This example demonstrates how gross rental yield can encompass income from various sources within a property, such as rent from tenants and additional revenue streams like parking fees, providing a comprehensive view of the property’s income-generating potential before accounting for any expenses.

Gross Rental Income vs Net Rental Income

The difference between gross rental and net rental income is as follows:

Gross Rental IncomeNet Rental Income
It refers to the total amount of money received from renting out a property before deducting any expenses.The net rental income refers to the income generated from renting out a property after deducting all operating expenses and other deductions.
This income includes all rental payments from tenants and any related income generated by the property, such as parking fees or laundry facilities.It involves subtracting various expenses from the gross rental yield, such as property management fees, maintenance costs, property taxes, insurance, vacancies, utilities, and mortgage payments.

Frequently Asked Questions (FAQs)

1. What is the gross potential rental income?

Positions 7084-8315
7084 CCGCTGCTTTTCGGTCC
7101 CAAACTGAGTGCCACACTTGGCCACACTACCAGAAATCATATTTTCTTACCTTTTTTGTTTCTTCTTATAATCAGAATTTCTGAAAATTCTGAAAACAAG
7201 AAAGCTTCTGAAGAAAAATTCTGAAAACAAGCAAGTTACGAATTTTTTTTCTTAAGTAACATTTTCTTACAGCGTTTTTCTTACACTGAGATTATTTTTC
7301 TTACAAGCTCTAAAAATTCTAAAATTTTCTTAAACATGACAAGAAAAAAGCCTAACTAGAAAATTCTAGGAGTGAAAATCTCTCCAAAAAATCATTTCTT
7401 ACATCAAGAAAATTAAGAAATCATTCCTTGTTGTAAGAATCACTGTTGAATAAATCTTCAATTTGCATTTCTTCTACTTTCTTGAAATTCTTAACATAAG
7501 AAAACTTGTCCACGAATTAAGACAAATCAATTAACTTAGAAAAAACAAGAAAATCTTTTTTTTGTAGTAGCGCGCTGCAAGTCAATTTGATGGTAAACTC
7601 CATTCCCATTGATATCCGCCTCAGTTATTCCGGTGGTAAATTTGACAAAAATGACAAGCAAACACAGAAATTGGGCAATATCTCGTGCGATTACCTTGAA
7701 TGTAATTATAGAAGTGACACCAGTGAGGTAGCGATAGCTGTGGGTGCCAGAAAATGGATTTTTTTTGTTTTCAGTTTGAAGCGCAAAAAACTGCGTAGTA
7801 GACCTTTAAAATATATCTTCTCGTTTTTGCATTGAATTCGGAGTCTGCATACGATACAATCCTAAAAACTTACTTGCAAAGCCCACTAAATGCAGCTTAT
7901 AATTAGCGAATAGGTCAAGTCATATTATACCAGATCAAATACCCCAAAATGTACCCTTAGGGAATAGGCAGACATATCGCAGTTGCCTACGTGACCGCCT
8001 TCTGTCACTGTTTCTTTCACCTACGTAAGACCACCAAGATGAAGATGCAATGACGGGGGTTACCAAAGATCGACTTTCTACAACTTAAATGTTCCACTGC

Gross potential rental income refers to the maximum amount of rental income a property could generate if all units or spaces were occupied and rented out at their highest achievable rental rates. It represents the total income potential of the property without factoring in any vacancies or loss of rental income due to unoccupied units or discounted rental rates.

2. What is included in gross rental income?

It includes all revenue generated from renting out a property, encompassing various sources of rental payments and related income. The base rent paid by tenants occupying the property, as well as any additional income from amenities such as parking fees, laundry facilities, storage rentals, or other ancillary services provided to tenants, are all included in this income.

3. What are gross rental income limitations?

The gross rental income does not consider the following:
• Maintenance, repairs, property taxes, or other related costs.
• Non-rental income, such as parking fees and food facility charges.
• Fluctuation in rental rates over time.

This article has been a guide to Gross Rental Income and its meaning. We explain how to calculate it with examples, & comparison with net rental income. You may also find some useful articles here –